Karolyi (1999) and Miller (1999) provide evidenceconsistent with these arguments, and
Lang et al. (2003) report that cross-listings in the USA lead to greater analyst coverage
and increased forecast accuracy. Similarly, cross-border mergers and acquisitions have
been shown to result in governance and legalspillovers affecting shareholder value (e.g.,
Bris et al., 2008; Goergen and Renneboog, 2004).
Despite the abundance of research, little attention has been devoted to the analysis
of a related issue: how regulatory changes in one country can influence the financial
markets and market participants in others. This paper provides evidence that fills this
gap. Wespecif ically focus on the optimistic bias in analystforecasts that has been linked
by earlier research to conflicts of interest. These conflicts of interest arise when sell-
side analyst compensation is tied to profits generated from investment banking business
and brokerage commissions, giving analysts incentives to generate research reports
and inflated earnings forecasts that do not reflect their true opinions (e.g., Bessler and
Stanzel, 2009; Carleton et al., 1998; Lin and McNichols, 1998).
In late 2002 to early 2003, US regulators introduced severalnew rules and regulations,
prosecuted analysts whose research reports weretainted by conflicts of interest, and f ined
banks that failed to adequately address their research analysts’ conflicts of interest. One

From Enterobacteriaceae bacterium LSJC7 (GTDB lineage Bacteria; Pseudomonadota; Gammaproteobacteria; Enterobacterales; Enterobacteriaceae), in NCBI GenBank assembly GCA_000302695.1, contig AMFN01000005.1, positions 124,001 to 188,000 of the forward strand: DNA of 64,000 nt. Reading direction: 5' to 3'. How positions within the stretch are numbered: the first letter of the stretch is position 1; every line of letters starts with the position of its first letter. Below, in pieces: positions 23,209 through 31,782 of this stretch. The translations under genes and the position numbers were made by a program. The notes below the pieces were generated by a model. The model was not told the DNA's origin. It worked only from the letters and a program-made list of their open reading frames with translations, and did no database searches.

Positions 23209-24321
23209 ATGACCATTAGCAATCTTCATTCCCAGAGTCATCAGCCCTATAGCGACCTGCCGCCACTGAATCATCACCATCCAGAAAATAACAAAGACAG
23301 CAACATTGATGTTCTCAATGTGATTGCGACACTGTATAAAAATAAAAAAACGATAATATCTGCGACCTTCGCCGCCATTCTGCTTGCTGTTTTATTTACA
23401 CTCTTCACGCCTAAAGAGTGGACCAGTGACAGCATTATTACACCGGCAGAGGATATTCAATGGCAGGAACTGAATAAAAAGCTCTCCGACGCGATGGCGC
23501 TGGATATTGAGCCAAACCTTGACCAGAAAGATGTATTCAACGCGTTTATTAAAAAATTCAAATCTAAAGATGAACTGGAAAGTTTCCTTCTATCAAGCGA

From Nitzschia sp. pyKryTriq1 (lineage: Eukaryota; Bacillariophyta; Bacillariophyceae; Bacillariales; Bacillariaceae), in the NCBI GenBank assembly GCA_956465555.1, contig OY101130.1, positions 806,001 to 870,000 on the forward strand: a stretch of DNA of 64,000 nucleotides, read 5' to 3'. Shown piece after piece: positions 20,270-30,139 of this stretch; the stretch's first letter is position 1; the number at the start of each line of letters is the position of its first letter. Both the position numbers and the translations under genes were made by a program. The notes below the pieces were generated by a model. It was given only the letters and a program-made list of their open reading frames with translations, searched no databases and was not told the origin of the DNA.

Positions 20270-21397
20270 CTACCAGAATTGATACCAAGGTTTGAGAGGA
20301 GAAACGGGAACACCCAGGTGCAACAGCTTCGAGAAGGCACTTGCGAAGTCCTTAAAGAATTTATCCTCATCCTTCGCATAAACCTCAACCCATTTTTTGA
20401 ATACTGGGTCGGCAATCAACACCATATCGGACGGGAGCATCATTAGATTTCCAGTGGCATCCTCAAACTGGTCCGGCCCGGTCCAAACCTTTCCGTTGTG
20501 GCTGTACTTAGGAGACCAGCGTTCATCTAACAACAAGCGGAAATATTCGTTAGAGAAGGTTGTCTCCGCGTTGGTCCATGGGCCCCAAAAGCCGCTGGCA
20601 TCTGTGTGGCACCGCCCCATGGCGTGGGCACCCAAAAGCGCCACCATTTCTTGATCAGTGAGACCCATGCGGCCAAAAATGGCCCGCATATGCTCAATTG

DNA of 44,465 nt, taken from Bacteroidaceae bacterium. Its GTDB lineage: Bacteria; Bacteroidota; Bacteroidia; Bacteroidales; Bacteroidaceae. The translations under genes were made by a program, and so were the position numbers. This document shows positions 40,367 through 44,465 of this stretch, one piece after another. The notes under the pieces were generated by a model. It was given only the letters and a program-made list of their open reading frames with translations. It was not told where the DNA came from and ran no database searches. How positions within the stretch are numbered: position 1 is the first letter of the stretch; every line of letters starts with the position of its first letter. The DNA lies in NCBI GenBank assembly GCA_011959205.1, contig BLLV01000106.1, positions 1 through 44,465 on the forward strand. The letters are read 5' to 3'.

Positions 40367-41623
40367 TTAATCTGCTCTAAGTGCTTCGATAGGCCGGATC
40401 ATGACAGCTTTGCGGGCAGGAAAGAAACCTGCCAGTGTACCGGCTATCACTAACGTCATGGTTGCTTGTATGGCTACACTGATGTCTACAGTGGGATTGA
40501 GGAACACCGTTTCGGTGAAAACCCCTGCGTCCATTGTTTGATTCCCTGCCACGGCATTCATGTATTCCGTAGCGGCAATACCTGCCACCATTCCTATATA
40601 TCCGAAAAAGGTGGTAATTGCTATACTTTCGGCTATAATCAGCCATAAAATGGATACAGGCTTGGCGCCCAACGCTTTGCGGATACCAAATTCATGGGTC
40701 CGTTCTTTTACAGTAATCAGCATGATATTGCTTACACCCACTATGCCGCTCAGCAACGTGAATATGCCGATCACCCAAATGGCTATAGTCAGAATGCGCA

of the main regulatory developments during this period was the Global Settlement, an
enforcement agreement between US regulators and 12 large investmentbanks (hereafter
referred to as the Big 12 banks) designed to eliminate research analysts’ conflicts of
interest. We use the term Global Settlement to refer to this and other contemporaneous
regulatory actions aimed at curtailing such conflicts of interest.1
While the main motivation for these regulatory efforts wasto restore public conf idence
in the US capital markets, the main objective of this paper is to document their impact
on the forecasts of analysts operating outside the USA.2These US rules and regulations
can influence analyst behaviour in foreign capital markets through several mechanisms.
1The Global Settlement was announced on 20 December, 2002. Provisions of the National
Association of Securities Dealers (NASD) Rule 2711 and NewYork Stock Exchange (NYSE)
Rule 472 went into effectin July 2002, whereas Regulation Analyst Certification was adopted
by the US Securities and Exchange Commission (SEC) in February 2003. Because these
regulatory actions were introduced overa relatively short period, it is not possibleto deter mine
their independent impacts. Importantly, however, all of these rules and regulations share the
same goal of reducing analysts’ conflicts of interest.
2Hovakimian and Saenyasiri (2010) examine the impact of the Global Settlement on US
analysts’ forecast bias and find that the bias practically disappears following its passage. The
authors conclude that the Global Settlement has significantly mitigated analysts’ conflicts of
interest in the USA.
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2012 Blackwell Publishin
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Ltd
© 2012 John Wiley & Sons Ltd